By Jennifer Goble
I was recently driving to a holiday party when I saw a beautiful sunset. A dispersion of pink, gold, blue, and lavender illuminated the horizon. I immediately began looking for a place to pull over. Once stopped, I found the camera on my phone, rolled down the window, and curiously the sunset was gone. The only thing in sight was rooftops.
Confused and disappointed I continued toward my destination. A few minutes later, the gorgeous sunset was again right in from of me. It finally dawned on me, I was driving on circular streets. The stratum of vivid color appeared, and as quickly, disappeared.
I wasn’t turning corners or taking a detour, the street was just gently curved. The experience made me think of how writing ideas are similar. Ordinary events and responsibilities such as holidays, birthdays, the flu, or getting the car serviced, mimic the curved street. I can be in a creative writing zone and then, poof, it’s gone because life calls. My creativity and focus can be lost in the interference.
Profound quotes, historical connections, and research findings are often spoken, and my memory fails me. I might get a brief glimpse of who was talking and what they were talking about, but random thoughts intrude.
Similar to chasing a sunset for the perfect shot, many feature topics, characters, plots, and scenes are lost, never to be retrieved with original detail.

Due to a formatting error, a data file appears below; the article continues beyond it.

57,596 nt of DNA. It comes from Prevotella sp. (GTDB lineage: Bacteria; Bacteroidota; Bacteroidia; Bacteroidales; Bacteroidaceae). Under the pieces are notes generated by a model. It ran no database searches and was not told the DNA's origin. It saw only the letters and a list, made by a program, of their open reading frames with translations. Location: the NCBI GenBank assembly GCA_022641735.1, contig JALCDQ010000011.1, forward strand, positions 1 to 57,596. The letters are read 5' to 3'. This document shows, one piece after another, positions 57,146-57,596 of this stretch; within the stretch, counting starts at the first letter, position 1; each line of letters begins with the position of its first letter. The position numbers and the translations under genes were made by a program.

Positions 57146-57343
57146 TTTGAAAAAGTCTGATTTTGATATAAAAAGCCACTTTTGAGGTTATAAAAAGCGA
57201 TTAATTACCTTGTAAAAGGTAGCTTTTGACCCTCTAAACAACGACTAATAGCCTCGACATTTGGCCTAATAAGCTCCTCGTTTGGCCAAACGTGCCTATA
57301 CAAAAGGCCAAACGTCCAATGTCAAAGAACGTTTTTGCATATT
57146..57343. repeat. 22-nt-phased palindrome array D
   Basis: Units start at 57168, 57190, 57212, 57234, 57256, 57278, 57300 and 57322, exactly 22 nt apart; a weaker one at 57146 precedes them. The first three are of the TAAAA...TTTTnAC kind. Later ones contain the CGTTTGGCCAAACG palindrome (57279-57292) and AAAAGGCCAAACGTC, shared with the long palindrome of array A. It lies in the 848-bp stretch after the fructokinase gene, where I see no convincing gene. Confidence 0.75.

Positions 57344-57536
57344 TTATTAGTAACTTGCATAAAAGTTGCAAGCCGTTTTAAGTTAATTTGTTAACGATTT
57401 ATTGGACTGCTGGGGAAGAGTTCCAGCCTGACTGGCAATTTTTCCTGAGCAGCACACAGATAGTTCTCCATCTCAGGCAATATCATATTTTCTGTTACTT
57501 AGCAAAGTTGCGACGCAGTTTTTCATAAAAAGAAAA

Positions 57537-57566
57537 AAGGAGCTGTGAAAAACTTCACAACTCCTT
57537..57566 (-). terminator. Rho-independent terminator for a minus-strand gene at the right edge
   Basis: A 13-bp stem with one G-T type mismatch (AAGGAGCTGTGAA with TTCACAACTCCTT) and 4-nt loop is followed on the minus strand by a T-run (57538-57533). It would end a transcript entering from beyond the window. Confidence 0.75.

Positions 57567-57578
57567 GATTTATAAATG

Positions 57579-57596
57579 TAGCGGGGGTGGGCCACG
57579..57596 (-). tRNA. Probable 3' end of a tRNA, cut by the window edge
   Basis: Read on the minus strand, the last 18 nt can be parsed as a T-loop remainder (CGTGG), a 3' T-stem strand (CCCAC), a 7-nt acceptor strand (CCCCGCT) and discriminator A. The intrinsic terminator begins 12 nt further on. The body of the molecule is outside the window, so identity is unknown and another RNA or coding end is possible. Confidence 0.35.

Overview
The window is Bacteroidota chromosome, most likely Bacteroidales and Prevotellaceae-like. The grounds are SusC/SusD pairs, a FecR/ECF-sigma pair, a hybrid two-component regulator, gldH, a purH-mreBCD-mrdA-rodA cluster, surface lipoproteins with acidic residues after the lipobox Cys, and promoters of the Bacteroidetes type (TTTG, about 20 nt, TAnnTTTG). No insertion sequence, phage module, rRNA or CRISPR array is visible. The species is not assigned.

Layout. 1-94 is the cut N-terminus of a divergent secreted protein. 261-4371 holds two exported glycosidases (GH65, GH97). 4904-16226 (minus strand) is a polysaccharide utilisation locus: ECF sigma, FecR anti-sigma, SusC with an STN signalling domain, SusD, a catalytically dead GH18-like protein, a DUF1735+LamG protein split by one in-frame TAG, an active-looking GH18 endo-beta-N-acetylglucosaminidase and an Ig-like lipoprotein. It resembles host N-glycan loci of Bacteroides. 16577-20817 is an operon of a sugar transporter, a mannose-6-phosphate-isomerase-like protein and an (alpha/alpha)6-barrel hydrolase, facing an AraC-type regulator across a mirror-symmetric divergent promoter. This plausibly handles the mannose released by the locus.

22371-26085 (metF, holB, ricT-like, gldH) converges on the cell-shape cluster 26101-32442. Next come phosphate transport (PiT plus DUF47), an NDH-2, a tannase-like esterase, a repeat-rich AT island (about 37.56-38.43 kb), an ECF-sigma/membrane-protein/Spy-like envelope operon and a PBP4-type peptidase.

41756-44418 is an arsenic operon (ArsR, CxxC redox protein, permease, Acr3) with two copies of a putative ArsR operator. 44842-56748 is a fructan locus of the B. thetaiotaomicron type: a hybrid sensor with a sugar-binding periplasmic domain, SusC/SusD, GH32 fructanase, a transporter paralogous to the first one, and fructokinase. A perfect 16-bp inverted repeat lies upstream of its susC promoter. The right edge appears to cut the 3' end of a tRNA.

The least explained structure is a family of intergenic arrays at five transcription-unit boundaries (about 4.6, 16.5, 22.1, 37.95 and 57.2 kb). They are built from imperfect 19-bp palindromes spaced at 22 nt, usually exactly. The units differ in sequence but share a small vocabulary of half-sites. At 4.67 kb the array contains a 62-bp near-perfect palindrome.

What I find interesting and encouraging, is my second thoughts are often richer; those evolving later, after what I lost in the moment. For example, the sunset tomorrow night might be more brilliant and spectacular than the one currently disappearing. What sparks a new twist in a story today might be more relevant or inspirational than the ah-ha moment of yesterday.
Even though I can rationalize losing a great idea, I often think like a fisherman; the best one got away. Great material is fleeting, and I hate to lose magical possibilities. Therefore, I carry a note pad and pencil, and make notes and use voice memo on my phone. Even with tools, it is often difficult to capture the true moment of enlightenment; it is embarrassing to take notes during church, dangerous while driving, and impossible while exercising. HELP
Capturing genius thoughts is as challenging as snapping the perfect sunset on a circular street, but writers do it all the time. We have tenacity.
How do you capture YOUR writing ideas?
Until the next time: Live while you live!
Blog/Rural Women’s Stories project: www.JenniferGoble.com
Author: My Clients…My Teachers: The Noble Process of Psychotherapy